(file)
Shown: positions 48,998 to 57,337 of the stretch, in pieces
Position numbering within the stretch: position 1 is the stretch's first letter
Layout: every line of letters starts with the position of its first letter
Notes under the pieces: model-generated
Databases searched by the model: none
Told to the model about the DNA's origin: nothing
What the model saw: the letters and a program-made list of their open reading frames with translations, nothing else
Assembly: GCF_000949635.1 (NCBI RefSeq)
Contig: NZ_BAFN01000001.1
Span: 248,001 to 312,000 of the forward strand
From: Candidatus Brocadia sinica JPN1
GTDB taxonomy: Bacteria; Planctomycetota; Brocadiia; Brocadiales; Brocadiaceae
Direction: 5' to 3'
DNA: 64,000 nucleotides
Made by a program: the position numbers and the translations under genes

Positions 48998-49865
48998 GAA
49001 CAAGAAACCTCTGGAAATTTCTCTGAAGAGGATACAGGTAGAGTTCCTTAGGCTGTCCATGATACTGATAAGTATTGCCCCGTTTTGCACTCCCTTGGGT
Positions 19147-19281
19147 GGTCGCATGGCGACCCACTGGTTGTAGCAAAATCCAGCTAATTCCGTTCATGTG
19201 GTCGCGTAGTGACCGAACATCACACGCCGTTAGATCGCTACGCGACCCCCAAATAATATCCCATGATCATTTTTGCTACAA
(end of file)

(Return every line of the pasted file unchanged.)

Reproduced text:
Shown: positions 48,998 to 57,337 of the stretch, in pieces
Position numbering within the stretch: position 1 is the stretch's first letter
Layout: every line of letters starts with the position of its first letter
Notes under the pieces: model-generated
Databases searched by the model: none
Told to the model about the DNA's origin: nothing
What the model saw: the letters and a program-made list of their open reading frames with translations, nothing else
Assembly: GCF_000949635.1 (NCBI RefSeq)
Contig: NZ_BAFN01000001.1
Span: 248,001 to 312,000 of the forward strand
From: Candidatus Brocadia sinica JPN1
GTDB taxonomy: Bacteria; Planctomycetota; Brocadiia; Brocadiales; Brocadiaceae
Direction: 5' to 3'
DNA: 64,000 nucleotides
Made by a program: the position numbers and the translations under genes

Positions 48998-49865
48998 GAA
49001 CAAGAAACCTCTGGAAATTTCTCTGAAGAGGATACAGGTAGAGTTCCTTAGGCTGTCCATGATACTGATAAGTATTGCCCCGTTTTGCACTCCCTTGGGT
Positions 19147-19281
19147 GGTCGCATGGCGACCCACTGGTTGTAGCAAAATCCAGCTAATTCCGTTCATGTG
19201 GTCGCGTAGTGACCGAACATCACACGCCGTTAGATCGCTACGCGACCCCCAAATAATATCCCATGATCATTTTTGCTACAA